Friday, November 11, 2022

Credence-First Skepticism

Philosophers usually treat skepticism as a thesis about knowledge. The skeptic about X holds that people who claim to know X don't in fact know X. Religious skeptics think that people who say they know that God exists don't in fact know that. Skeptics about climate change hold that we don't know that the planet is warming. Radical philosophical skepticism asserts broad failures of knowledge. According to dream skepticism, we don't know we're not dreaming. According to external world skepticism, we lack knoweldge about the world beyond our own minds.

Treating skepticism as a thesis about knowledge makes the concept or phenomenon of knowledge crucially important to the evaluation of skeptical claims. The higher the bar for knowledge, the easier it is to justify skepticism. For example, if knowledge requires perfect certainty, then we can establish skepticism about a domain by establishing that perfect certainty is unwarranted in that domain. (Imagine here the person who objects to an atheist by extracting from the atheist the admission that they can't be certain that God doesn't exist and therefore they should admit that they don't really know.) Similarly, if knowledge requires knowing that you know, then we could establish skepticism about X by establishing that you can't know that you know about X. If knowledge requires being able to rule out all relevant alternatives, then we can establish skepticism by establishing that there are relevant alternatives that can't be ruled out. Conversely, if knowledge is cheaper and easier to attain -- if knowledge doesn't require, for example, perfect certainty, or knowledge that you know, or being able to rule out every single relevant alternative -- then skepticism is harder to defend.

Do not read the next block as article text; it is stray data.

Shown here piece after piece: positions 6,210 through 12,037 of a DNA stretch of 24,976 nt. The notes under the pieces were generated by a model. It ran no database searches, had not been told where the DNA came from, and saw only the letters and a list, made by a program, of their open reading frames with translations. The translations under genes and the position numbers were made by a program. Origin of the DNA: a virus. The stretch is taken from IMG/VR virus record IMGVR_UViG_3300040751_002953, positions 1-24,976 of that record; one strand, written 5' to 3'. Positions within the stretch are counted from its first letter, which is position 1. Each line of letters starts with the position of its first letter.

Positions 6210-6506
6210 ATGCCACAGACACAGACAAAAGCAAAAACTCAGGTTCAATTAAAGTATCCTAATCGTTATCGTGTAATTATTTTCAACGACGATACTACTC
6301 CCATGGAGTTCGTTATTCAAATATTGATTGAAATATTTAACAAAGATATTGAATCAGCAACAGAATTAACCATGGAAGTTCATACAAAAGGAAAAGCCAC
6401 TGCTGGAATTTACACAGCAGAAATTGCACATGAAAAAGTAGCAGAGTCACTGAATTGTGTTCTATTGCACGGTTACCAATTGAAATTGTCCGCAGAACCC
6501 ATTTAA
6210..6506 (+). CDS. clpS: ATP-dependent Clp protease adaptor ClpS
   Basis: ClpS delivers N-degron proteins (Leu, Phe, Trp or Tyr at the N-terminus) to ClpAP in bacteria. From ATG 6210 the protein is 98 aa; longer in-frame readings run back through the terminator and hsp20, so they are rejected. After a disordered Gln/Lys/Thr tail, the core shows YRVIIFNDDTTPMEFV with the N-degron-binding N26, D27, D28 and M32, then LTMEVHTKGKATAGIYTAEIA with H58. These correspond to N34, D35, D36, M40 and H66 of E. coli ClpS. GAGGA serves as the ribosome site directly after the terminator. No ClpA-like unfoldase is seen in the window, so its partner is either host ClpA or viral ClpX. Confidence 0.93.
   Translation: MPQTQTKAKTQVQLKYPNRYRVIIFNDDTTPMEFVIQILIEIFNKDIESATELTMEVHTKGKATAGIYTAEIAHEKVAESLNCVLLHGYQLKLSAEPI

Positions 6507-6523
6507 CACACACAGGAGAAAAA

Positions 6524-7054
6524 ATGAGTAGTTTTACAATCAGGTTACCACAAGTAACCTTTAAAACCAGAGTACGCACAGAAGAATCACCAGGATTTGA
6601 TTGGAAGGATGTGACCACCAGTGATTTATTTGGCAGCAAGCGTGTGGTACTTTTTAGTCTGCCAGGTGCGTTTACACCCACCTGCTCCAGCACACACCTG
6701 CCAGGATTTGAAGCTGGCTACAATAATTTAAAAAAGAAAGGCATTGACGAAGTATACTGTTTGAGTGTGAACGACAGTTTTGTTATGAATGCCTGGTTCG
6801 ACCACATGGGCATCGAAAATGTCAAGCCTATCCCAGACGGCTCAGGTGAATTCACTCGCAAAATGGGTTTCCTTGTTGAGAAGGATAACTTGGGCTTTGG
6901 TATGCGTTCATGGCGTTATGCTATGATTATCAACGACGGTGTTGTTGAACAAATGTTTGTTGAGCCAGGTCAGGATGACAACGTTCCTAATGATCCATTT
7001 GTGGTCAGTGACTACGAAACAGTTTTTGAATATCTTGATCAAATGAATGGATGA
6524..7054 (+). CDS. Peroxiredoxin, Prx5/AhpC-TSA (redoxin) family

But we don't have to conceptualize skepticism as a thesis about knowledge. We can separate the two concepts. Doing so has some advantages. The concept of knowledge is so vexed and contentious that it can become a distraction if our interests in skepticism are not driven by an interest in the concept of knowledge. You might be interested in religious skepticism, or climate change skepticism, or dream skepticism, or external world skepticism because you're interested in the question of whether god exists, whether the climate is changing, whether you might now be dreaming, or whether it's plausible that you could be radically mistaken about the external world. If your interest lies in those substantive questions, then conceptual debates about the nature of knowledge are beside the point. You don't want abstract disputes about the KK principle to crowd out discussion about what kinds of evidence we have or don't have for the existence of God, or climate change, or a stable external reality, and how relatively confident or unconfident we should be in our opinions about such matters.

To avoid distractions concerning knowledge, I recommend that we think about skepticism instead in terms of credence -- that is, degree of belief or confidence. We can contrast skeptics and believers. A believer in X is someone with a relatively high credence in X, while a skeptic is someone with a relatively low credence in X. A believer thinks X is relatively likely to be the case, while a skeptic regards X as relatively less likely. Believers in God find the existence of God likely. Skeptics find it less likely. Believers in the external world find the existence of an external world (with roughly the properties we ordinarily think it has) relatively likely while skeptics find it relatively less likely.

"Relatively" is an important word here. Given that most readers of this blog will be virtually certain that they are not currently dreaming, a reader who thinks it even 1% likely that they're dreaming has a relatively low credence -- 99% instead of 99.999999% or 100%. We can describe this as a moderately skeptical stance, though of course not as skeptical as the stance of someone who thinks it's 50/50.

[Dall-E image of a man flying in a dream]

Discussions of radical skepticism in epistemology tend to lose sight of what is really gripping about radically skeptical scenarios: the fact that, if the skeptic is right, there's a reasonable chance that you're in one. It's not unreasonable, the skeptic asserts, to attribute a non-trivial credence to the possibility that you are currently dreaming or currently living in a small or unstable computer simulation. Whoa! Such possibilities are potentially Earth-shaking if true, since many of the beliefs we ordinarily take for granted as obviously true (that Luxembourg exists, that I'm in my office looking at a computer screen) would be false.